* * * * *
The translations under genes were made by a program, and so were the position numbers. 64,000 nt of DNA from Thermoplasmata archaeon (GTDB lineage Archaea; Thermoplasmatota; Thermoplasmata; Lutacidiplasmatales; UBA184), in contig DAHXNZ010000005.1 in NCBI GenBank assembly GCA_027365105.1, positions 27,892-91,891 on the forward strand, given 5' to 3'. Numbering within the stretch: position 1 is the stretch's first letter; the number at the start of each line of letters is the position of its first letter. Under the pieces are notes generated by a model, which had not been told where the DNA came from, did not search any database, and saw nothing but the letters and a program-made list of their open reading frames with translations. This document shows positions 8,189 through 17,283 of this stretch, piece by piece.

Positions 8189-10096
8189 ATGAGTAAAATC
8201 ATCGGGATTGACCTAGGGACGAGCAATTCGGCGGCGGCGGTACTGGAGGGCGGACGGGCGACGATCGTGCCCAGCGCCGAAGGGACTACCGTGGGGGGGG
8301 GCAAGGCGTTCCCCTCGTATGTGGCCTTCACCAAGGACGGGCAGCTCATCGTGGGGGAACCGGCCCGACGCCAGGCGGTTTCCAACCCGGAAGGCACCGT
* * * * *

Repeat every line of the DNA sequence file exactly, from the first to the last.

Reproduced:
The translations under genes were made by a program, and so were the position numbers. 64,000 nt of DNA from Thermoplasmata archaeon (GTDB lineage Archaea; Thermoplasmatota; Thermoplasmata; Lutacidiplasmatales; UBA184), in contig DAHXNZ010000005.1 in NCBI GenBank assembly GCA_027365105.1, positions 27,892-91,891 on the forward strand, given 5' to 3'. Numbering within the stretch: position 1 is the stretch's first letter; the number at the start of each line of letters is the position of its first letter. Under the pieces are notes generated by a model, which had not been told where the DNA came from, did not search any database, and saw nothing but the letters and a program-made list of their open reading frames with translations. This document shows positions 8,189 through 17,283 of this stretch, piece by piece.

Positions 8189-10096
8189 ATGAGTAAAATC
8201 ATCGGGATTGACCTAGGGACGAGCAATTCGGCGGCGGCGGTACTGGAGGGCGGACGGGCGACGATCGTGCCCAGCGCCGAAGGGACTACCGTGGGGGGGG
8301 GCAAGGCGTTCCCCTCGTATGTGGCCTTCACCAAGGACGGGCAGCTCATCGTGGGGGAACCGGCCCGACGCCAGGCGGTTTCCAACCCGGAAGGCACCGT